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How many teeth do dogs have?

Did you know that caring for your pup's teeth and oral health is essential? But what should you know about their teeth? Here, our vets in Bedford share some important information about your dog's teeth, such as how many they have and how to prevent tooth loss.

How many sets of teeth do dogs have?

The actual number of teeth that your dog has will differ as they move from puppyhood to adulthood. They will have two sets of teeth in their lifetime. 

How many teeth do puppies have?

Puppies are born without teeth; their first teeth won't erupt until around three to four weeks. They should have all 28 puppy teeth by three to five months, including incisors, canines, and premolars.

How many teeth do adult dogs have?

The age of eruption of adult teeth in dogs is between three to seven months. Adult dogs should have 42 permanent teeth, compared to humans, who have 32. Their upper jaw has 20 teeth, while their lower jaw has 22 teeth. 

What are the different types of teeth dogs have?

Each type of tooth a dog has—incisor, canine, premolar, and molar—serves its purpose. Here is what each type of tooth does and where these teeth are located in your dog's mouth:


What is the most visible part of your dog's smile? The teeth's incisors! These are the small teeth in front of the upper and lower jaws. They use them to scrape at meat and groom their coats.


The canines, or 'fangs,' are a pair of long, pointed, and extremely sharp teeth located just behind your dog's incisors. Canine teeth tear into meat and grip objects. Dogs can also show these teeth if they feel threatened or defensive, so understanding dog body language is critical.


Wide pre-molars, or carnassials, on either side of a dog's jaw, on both the top and bottom. Shredding and chewing are done with these teeth, which is why they're relatively sharp. 


The teeth at the back of your dog's mouth, on the top and bottom jaws, are flat molars. Your dog uses these teeth to crunch through hard things such as treats and kibble.

What is the reason behind puppies losing teeth?

Aside from the transition from puppy teeth to adult teeth, it is not normal for a dog to lose teeth. If your dog is losing adult teeth, schedule a dental appointment with your vet.

Here are the most common reasons dogs lose their adult teeth.

  • Periodontal (Gum) Disease: The most common reason for tooth loss in dogs is advanced-stage periodontal disease. Your dog can develop dental disease and decaying teeth without adequate dental care at home and from the vet.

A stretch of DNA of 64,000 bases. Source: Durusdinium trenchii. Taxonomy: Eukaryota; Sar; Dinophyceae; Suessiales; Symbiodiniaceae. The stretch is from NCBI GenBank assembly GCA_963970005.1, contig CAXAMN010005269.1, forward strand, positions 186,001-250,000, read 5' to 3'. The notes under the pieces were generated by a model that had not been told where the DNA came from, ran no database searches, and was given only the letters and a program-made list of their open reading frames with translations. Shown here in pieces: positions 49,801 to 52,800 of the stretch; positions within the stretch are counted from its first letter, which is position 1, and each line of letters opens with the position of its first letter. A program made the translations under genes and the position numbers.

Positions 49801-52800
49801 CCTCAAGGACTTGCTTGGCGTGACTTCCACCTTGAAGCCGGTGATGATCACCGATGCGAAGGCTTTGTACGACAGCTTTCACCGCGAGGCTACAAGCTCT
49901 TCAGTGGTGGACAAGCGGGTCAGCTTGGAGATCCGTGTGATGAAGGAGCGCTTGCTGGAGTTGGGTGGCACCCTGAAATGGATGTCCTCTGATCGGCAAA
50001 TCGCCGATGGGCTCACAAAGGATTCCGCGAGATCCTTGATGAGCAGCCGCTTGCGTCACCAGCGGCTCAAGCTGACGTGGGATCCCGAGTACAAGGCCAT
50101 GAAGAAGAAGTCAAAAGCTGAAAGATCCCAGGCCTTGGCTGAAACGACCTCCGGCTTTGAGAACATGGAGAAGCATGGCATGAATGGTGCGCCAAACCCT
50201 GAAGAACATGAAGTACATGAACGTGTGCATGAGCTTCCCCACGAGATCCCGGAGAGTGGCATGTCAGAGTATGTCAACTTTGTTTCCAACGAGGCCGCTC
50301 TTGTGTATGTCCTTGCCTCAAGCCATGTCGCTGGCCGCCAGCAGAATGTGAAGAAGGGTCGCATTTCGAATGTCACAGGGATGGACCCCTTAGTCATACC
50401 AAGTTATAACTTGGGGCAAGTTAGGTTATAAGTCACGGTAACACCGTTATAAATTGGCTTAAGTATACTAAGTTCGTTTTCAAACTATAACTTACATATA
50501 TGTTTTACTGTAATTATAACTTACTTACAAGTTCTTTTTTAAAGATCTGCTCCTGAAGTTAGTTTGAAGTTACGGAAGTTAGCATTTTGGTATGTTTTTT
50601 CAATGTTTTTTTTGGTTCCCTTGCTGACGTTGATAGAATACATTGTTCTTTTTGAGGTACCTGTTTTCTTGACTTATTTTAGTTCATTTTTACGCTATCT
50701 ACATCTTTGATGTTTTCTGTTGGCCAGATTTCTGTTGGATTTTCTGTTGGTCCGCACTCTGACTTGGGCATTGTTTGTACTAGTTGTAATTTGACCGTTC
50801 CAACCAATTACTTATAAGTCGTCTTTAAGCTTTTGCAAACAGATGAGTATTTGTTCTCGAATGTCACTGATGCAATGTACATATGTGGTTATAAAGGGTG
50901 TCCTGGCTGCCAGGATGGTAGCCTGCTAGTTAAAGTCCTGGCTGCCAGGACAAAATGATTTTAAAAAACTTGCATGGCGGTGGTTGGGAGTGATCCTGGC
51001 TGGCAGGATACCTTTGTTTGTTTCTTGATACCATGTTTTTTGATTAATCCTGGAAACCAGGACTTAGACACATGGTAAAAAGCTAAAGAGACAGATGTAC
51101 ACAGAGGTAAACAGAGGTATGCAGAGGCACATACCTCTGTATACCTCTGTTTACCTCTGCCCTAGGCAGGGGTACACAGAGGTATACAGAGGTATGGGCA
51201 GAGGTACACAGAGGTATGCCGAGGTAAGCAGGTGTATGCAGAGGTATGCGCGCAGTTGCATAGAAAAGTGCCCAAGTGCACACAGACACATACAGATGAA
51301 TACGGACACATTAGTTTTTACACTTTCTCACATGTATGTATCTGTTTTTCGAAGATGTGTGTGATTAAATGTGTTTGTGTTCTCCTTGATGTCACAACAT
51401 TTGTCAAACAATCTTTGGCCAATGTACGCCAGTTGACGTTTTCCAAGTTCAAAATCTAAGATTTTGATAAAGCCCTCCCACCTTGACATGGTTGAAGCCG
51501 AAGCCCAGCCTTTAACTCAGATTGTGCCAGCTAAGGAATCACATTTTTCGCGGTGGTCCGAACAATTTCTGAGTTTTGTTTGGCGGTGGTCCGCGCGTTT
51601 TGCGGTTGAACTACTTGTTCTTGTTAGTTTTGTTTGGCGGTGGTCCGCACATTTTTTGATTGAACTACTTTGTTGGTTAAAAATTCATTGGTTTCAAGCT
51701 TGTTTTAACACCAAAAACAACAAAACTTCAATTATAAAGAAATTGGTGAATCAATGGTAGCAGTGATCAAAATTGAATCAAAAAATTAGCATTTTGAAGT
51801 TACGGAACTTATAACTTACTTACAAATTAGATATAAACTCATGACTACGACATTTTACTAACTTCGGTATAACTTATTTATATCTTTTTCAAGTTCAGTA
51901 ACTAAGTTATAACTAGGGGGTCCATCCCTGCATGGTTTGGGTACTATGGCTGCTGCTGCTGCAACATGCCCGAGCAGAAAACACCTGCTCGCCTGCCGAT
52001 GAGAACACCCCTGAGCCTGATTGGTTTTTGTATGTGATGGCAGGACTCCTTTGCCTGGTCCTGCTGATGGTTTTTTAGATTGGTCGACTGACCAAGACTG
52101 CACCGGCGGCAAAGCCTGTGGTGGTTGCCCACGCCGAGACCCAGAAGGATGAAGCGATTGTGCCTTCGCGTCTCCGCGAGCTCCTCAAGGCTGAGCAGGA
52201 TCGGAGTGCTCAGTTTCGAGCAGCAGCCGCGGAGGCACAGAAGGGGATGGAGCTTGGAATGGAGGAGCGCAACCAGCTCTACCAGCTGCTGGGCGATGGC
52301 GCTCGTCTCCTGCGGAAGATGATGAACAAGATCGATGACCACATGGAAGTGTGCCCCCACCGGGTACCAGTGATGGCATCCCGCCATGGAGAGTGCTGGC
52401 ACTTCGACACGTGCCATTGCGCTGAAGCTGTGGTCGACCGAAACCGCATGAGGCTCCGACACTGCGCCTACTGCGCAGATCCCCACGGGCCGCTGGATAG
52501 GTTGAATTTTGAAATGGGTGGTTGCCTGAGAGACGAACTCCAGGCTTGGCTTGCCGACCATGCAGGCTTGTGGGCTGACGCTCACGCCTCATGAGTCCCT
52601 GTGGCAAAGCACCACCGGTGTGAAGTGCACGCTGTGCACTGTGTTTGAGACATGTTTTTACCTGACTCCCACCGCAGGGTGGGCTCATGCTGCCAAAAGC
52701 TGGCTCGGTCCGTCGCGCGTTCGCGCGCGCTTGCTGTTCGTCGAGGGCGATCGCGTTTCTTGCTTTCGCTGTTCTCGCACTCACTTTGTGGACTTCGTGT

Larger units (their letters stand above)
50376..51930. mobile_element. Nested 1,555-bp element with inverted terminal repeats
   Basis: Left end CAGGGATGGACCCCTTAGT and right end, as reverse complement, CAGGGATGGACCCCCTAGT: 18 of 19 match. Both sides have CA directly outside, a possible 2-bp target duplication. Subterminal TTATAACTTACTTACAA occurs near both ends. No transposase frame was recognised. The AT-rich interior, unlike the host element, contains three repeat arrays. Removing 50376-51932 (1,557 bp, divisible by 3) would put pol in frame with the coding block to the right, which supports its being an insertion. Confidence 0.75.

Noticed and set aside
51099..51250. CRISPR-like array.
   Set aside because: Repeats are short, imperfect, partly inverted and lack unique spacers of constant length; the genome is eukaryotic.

• Trauma or Injury: Your dog’s teeth can be lost through trauma—whether it’s caused by chewing something or sustaining another injury to their mouth. Some of the most common items that can cause fractures or loss of teeth are made from dense mineral or bone material. To protect your dog’s teeth, avoiding giving them things like beef bones or pork bones is best, as these materials can be too hard and commonly result in fractures and tooth damage.
  • Tooth Decay: Dog teeth decay and wear and tear much faster than human teeth. Dogs use their teeth to pick up, carry, and chew objects. Furthermore, slobbery toys, hair, dirt, feces, and food all pass through a dog's mouth, impacting their dental health. Some dogs (particularly small breed dogs and Greyhounds) develop tooth decay at an alarming rate, necessitating the extraction of multiple teeth in some cases.

What can you do to prevent the loss of adult teeth in dogs?

The sad reality is that over 80 percent of dogs over the age of 3 will develop some level of dental disease, including gingivitis. For this reason, dogs must have their teeth brushed as often as possible to prevent disease development. Dental chews can also be helpful, especially for dogs struggling with toothbrushes. Your dog will also need regularly scheduled cleanings and evaluations with the vet. This is kind of like bringing your dog to the dentist.

If your pooch has trouble chewing or has other concerns about their teeth or mouth (including bad breath!), talk to your vet to find the right course of action to keep those chompers healthy.

If you've noticed loose teeth in your dog's mouth, or if they have bad breath that worsens, make sure to schedule an appointment with a vet as soon as possible. Even if your dog has only lost one of their teeth, they likely have more teeth affected that could benefit from removal to alleviate your dog's pain. Don't put off seeing your veterinarian until your pet isn't eating. Use your pet's annual exam to discuss your dog's teeth and overall dental health before a problem occurs.

Note: The advice provided in this post is intended for informational purposes and does not constitute medical advice regarding pets. For an accurate diagnosis of your pet's condition, please make an appointment with your vet.

Do you need to schedule your canine companion for a dental examination and cleaning? Contact our Bedford vets to schedule an appointment. 

We're accepting new patients! Book your pet's first appointment today.

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